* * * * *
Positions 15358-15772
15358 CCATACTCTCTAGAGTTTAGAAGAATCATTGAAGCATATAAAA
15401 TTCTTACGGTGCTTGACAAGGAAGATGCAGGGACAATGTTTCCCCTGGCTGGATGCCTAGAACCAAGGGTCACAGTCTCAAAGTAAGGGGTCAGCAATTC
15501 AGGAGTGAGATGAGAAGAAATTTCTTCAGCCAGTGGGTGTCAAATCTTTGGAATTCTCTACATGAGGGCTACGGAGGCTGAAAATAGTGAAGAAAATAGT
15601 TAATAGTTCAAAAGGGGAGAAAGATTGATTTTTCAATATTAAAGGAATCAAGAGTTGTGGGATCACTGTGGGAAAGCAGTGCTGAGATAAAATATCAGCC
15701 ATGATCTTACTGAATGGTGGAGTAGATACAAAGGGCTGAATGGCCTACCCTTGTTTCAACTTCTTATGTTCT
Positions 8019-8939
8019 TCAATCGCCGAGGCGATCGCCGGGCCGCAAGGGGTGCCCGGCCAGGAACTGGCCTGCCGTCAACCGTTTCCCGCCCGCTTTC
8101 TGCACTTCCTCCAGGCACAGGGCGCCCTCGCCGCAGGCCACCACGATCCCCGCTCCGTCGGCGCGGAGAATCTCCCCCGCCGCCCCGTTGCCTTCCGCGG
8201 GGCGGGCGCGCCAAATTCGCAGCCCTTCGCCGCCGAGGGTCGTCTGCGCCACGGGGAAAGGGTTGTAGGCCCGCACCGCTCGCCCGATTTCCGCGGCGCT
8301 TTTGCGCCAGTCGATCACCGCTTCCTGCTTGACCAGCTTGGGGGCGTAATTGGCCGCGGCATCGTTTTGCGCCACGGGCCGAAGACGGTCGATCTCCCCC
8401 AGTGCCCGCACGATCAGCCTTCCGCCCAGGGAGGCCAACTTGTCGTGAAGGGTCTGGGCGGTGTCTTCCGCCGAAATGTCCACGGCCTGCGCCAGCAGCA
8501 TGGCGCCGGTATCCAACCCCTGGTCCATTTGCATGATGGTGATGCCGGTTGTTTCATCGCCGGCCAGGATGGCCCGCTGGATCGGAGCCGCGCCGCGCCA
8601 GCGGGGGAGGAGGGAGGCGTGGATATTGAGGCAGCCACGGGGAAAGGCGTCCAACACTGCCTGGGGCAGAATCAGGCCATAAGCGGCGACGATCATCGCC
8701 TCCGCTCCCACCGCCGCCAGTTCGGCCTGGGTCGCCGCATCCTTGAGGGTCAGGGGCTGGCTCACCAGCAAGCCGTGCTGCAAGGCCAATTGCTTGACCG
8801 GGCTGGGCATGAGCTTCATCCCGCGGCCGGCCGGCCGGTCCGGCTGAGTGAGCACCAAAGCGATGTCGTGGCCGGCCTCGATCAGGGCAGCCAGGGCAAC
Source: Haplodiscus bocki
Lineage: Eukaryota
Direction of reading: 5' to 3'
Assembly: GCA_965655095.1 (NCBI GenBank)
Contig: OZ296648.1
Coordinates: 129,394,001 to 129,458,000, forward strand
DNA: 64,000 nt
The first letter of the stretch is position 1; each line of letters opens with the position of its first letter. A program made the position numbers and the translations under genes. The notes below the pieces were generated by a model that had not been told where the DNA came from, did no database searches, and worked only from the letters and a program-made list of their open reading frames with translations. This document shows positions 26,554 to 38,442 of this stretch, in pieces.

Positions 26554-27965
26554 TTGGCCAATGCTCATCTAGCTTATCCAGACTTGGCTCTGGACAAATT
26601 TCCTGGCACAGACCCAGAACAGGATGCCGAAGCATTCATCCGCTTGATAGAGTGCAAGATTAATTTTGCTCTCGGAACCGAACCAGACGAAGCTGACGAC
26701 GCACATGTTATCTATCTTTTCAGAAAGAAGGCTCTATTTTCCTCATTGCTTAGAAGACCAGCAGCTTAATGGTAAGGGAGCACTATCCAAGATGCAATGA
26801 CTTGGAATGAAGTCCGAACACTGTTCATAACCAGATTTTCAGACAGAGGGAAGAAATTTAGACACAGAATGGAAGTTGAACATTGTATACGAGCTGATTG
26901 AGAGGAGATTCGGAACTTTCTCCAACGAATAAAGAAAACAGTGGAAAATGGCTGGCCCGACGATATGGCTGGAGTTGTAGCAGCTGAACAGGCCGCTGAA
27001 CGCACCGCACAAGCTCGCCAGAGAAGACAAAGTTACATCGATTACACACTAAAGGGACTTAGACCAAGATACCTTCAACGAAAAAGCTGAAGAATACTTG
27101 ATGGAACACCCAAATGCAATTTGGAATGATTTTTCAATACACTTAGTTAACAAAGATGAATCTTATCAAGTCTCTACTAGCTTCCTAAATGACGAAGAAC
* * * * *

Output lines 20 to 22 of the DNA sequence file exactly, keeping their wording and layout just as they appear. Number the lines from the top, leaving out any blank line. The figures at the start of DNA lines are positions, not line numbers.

Assembly: GCA_965655095.1 (NCBI GenBank)
Contig: OZ296648.1
Coordinates: 129,394,001 to 129,458,000, forward strand